THE ENTERTAINER is a number of things, but entertaining isn’t one of them. Enervating is more like it. To employ e’s, examine that this exacting excoriation of excessive ego encourages not excitement but ennui. Empathy and Empire are key: how much of the first do you have for the second?
Exhausted England after WW2, starting in the mid 50s and lasting roughly a decade
expelled produced one of the bleakest of genres, the “Angry Young Man” or “Kitchen Sink” dramas. These were inhabited by sullen, bitter men and used, frustrated women, stuck in grimy locales, venting spleen in dulled black & white for two hours at a dose, with no salvation for the unlikeable characters and no exit for the audience until ‘The End’ credits crawled, assuming you stuck out the self-pity before doing something more appealing than watching these gits, like slitting your wrists.
During the Suez Crisis of 1956, in a faded seaside resort town, the mincing, lecherous, grotesque ‘Archie Rice’ (Laurence Olivier), an irredeemably self-centered, has-been music-hall comic, wastes his life and ruins much of his family. Story, plot, finish. Like others in its drab class, the script by John Osborne, from his play, uses the self-deceiving, deeply unhappy Rice family as Metaphor for Britain’s decline.*
Coming in #67 at the box-office, it was directed by Tony Richardson, is not well edited, lasts for 107 minutes, and served to introduce Alan Bates, Albert Finney and Joan Plowright (she married Olivier a year later). Also in the cast are Brenda de Banzie, Roger Livesey, Daniel Massey, Shirley Anne Field, Thora Hird, Charles Gray and Nigel Davenport. Plenty of talent, and the acting is fine, with Olivier getting a dutiful-applause Oscar nomination for Best Actor (losing in a walk to Lancaster’s Elmer Gantry). He was superb the same year in Spartacus, where his proto-fascist Roman general Crassus was more endearing than Archie Rice, a bloke so deeply anti-charming it’s a trial to stay in the same room with the TV set.** & ***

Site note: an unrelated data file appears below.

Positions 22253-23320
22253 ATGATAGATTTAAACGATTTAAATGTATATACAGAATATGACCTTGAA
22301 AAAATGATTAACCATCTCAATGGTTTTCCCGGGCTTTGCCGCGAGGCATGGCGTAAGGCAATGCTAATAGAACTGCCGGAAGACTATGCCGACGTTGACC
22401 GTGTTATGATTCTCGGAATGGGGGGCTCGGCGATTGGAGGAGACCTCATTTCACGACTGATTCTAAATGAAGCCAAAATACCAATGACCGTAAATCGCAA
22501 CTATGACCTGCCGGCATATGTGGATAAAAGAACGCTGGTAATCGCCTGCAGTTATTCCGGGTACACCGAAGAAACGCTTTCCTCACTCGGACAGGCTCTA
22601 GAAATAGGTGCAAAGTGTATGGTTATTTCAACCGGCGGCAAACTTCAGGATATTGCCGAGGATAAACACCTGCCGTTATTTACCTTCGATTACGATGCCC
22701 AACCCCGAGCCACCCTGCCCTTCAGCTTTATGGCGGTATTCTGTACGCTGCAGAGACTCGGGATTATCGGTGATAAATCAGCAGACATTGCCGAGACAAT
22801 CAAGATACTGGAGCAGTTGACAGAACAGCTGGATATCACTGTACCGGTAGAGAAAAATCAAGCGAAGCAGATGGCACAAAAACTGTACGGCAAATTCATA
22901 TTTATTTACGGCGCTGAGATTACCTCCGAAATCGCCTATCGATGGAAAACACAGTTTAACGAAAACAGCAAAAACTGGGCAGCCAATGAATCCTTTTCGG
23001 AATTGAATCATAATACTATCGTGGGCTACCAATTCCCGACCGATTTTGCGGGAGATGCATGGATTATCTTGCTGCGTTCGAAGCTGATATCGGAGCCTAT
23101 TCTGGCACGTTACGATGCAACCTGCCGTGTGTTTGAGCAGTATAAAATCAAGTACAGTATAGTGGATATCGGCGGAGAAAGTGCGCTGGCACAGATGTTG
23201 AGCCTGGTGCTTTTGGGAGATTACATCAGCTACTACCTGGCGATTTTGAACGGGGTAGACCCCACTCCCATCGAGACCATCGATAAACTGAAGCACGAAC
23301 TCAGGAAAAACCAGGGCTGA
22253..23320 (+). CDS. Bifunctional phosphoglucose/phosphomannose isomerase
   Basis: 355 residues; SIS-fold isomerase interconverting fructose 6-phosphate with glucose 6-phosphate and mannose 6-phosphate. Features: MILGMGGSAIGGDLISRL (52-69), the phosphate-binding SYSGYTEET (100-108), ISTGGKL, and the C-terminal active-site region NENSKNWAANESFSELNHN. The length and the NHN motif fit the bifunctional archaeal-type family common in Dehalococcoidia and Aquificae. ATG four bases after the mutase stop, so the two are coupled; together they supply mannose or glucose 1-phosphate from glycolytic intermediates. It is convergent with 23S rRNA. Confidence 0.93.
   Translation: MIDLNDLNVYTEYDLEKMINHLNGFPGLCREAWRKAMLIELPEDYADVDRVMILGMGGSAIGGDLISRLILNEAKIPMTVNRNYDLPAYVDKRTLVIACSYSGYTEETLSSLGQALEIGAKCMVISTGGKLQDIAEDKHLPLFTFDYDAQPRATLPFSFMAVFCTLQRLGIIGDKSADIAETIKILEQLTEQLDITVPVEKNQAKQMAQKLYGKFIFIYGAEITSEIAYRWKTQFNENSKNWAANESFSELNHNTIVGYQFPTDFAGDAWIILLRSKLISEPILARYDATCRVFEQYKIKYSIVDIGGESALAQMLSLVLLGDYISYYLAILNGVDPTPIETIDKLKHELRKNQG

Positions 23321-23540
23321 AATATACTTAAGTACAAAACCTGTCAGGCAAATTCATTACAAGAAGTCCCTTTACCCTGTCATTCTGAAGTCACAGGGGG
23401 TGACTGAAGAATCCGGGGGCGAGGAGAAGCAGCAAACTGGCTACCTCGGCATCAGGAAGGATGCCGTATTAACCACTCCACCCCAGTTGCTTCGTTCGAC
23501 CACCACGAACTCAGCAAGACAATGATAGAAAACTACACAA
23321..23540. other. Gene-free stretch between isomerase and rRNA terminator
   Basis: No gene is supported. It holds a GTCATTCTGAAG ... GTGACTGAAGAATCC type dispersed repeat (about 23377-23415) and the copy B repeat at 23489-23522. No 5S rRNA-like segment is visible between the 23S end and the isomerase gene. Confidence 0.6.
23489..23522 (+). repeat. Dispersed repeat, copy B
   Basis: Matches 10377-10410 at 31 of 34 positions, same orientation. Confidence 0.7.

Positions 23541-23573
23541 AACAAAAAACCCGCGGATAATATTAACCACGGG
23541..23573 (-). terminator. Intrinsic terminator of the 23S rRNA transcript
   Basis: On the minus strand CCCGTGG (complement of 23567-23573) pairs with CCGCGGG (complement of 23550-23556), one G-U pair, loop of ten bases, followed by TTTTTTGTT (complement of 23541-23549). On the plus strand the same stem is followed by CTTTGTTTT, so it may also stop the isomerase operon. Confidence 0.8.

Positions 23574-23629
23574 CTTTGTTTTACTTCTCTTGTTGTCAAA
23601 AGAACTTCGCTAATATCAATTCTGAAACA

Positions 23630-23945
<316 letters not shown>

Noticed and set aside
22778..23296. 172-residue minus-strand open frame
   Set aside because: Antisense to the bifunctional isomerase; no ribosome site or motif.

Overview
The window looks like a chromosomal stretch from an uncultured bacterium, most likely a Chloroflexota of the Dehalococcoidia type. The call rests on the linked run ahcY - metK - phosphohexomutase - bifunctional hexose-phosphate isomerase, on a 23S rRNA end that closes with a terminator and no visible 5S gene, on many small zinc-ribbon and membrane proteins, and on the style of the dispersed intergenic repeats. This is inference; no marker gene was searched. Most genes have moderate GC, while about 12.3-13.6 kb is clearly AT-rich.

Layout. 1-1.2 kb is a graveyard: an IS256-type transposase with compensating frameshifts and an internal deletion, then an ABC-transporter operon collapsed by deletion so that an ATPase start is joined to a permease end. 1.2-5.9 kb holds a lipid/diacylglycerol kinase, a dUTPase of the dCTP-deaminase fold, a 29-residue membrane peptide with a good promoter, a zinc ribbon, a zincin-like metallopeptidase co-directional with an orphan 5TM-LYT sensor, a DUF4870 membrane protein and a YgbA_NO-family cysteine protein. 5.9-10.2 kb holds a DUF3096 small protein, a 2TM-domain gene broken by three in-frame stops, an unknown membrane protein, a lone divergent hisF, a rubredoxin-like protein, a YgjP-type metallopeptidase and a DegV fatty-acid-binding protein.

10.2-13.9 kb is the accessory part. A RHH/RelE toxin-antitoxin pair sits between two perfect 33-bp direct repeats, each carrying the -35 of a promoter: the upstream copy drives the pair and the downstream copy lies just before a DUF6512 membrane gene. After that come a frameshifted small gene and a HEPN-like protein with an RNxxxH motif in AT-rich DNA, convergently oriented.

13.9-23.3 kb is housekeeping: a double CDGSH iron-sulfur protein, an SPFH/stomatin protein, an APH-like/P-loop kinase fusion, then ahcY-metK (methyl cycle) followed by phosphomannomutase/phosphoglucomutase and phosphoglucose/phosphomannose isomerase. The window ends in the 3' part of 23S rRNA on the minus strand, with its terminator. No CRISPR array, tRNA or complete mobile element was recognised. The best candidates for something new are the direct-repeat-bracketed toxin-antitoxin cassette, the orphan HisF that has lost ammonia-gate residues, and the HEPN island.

* Thus are the Mighty Fallen. Economically prostate from WW2, humiliated in Asia, kicked out of India and Kenya, bypassed and sidelined by the cheeky Americans, the average Briton had a great deal to be glum about for a good while. Spirit returned with a flourish and was exported extravagantly in the mid-60s, with the Beatles, Stones, 007 and Swinging London. Pluck and humor won through. Thank goodness, after Look Back In Anger, Darling, Room At The Top, The Loneliness Of The Long-Distance Runner, This Sporting Life, The Luck Of Ginger Coffey…..a little of that morose mob and you need to watch Straw Dogs to cheer up.
** The same 1960 had three other great English actors playing ungentle men who time was passing by: Trevor Howard in Sons And Lovers and Alec Guinness and John Mills in Tunes Of Glory. Great films, far more rewarding to partake than this cosmic downer. Plus there was The League Of Gentlemen, The Trials Of Oscar Wilde, The Brides Of Dracula, Village Of The Damned and Sink The Bismarck—good movies all. If you insist on more Angry Young Bummers, that same year director Richardson also made Saturday Night And Sunday Morning, giving leads to newcomers Finney and Field.
*** What the heck: personalize it. I once did a one-day temp job stint at a business that dealt solely in washers, screws and assorted little bits of fastener bric a brac. Inventory-time. The regular staff were the sweetest collection of…well, metal fittings-nerds, and they were thrilled not only to have help, but were eager to regale me with all manner of history regarding Item 2472-B and how it differed by “3/16th from the one Parker-Johansen made in 1947-63”, and on & on. Now, it’s a dark, claustrophobic warehouse and I’m counting washers for eight hours. If these people had been jerks, it would have been a real drag, erased from memory instead of imprinting an oddly touching episode in fond recall. There were thousands of other businesses in the city that day, each with their role to play, some more glamorous than others. In trying to figure out what to say about this grueling, depressing film, one that does a good job portraying a milieu and is certainly well acted, I compare it to that Nut, Bolt & Washer repository. Real, authentic, professional, maybe even necessary on some level– -but unless you enjoy the company, why the hell would you ever want to hang out there? Especially when next door (channel, disc) is a restaurant, bookstore or park? Or pub.